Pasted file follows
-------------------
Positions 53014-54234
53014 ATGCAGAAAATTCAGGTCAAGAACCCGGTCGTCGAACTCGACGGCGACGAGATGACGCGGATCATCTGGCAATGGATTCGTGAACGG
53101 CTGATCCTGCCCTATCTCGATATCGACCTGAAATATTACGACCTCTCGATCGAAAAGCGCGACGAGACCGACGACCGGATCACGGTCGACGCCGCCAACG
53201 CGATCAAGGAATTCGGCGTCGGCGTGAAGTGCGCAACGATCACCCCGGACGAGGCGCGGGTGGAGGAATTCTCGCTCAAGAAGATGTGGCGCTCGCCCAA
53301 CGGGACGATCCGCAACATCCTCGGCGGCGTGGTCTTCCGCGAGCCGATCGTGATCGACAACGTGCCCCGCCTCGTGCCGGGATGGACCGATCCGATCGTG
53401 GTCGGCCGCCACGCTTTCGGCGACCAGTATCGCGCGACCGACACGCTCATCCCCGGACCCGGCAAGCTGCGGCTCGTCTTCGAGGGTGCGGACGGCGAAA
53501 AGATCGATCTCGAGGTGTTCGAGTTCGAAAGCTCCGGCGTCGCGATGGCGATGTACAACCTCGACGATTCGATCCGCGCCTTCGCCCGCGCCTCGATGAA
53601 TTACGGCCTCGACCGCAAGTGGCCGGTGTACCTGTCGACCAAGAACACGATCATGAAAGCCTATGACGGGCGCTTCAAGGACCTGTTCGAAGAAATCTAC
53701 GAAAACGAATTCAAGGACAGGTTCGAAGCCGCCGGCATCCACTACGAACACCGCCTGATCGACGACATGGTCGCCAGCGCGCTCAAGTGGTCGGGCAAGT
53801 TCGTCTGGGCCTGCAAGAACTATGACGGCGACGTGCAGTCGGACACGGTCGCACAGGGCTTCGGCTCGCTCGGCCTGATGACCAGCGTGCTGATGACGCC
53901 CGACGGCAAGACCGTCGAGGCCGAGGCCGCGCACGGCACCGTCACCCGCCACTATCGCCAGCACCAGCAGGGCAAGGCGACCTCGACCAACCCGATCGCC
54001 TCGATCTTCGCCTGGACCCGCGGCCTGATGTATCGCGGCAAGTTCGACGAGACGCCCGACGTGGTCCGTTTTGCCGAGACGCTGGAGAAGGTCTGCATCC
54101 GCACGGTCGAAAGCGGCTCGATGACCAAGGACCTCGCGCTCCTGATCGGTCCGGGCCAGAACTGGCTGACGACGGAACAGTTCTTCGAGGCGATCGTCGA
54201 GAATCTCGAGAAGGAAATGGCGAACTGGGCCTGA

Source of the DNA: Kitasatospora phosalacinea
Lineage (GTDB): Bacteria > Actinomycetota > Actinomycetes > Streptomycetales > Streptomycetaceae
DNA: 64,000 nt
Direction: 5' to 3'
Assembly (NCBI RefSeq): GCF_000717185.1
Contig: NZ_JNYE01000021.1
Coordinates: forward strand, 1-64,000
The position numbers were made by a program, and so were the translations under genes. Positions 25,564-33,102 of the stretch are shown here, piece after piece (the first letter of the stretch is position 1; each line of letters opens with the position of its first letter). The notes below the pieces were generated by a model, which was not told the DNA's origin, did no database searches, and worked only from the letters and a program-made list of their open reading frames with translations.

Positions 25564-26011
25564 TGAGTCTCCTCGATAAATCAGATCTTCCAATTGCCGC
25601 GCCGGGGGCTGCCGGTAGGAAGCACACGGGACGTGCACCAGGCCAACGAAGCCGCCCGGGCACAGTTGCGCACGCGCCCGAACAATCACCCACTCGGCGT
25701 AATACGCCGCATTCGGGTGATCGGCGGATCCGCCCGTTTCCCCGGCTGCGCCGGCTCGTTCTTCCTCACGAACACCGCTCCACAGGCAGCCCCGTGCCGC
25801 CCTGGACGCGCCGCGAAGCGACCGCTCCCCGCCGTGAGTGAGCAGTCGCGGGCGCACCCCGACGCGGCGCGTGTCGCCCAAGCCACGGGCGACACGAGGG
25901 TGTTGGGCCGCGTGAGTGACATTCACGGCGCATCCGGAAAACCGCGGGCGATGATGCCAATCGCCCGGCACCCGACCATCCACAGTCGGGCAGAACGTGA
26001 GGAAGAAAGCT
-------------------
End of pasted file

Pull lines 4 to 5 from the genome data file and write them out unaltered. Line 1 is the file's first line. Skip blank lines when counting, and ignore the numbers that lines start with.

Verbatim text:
53201 CGATCAAGGAATTCGGCGTCGGCGTGAAGTGCGCAACGATCACCCCGGACGAGGCGCGGGTGGAGGAATTCTCGCTCAAGAAGATGTGGCGCTCGCCCAA
53301 CGGGACGATCCGCAACATCCTCGGCGGCGTGGTCTTCCGCGAGCCGATCGTGATCGACAACGTGCCCCGCCTCGTGCCGGGATGGACCGATCCGATCGTG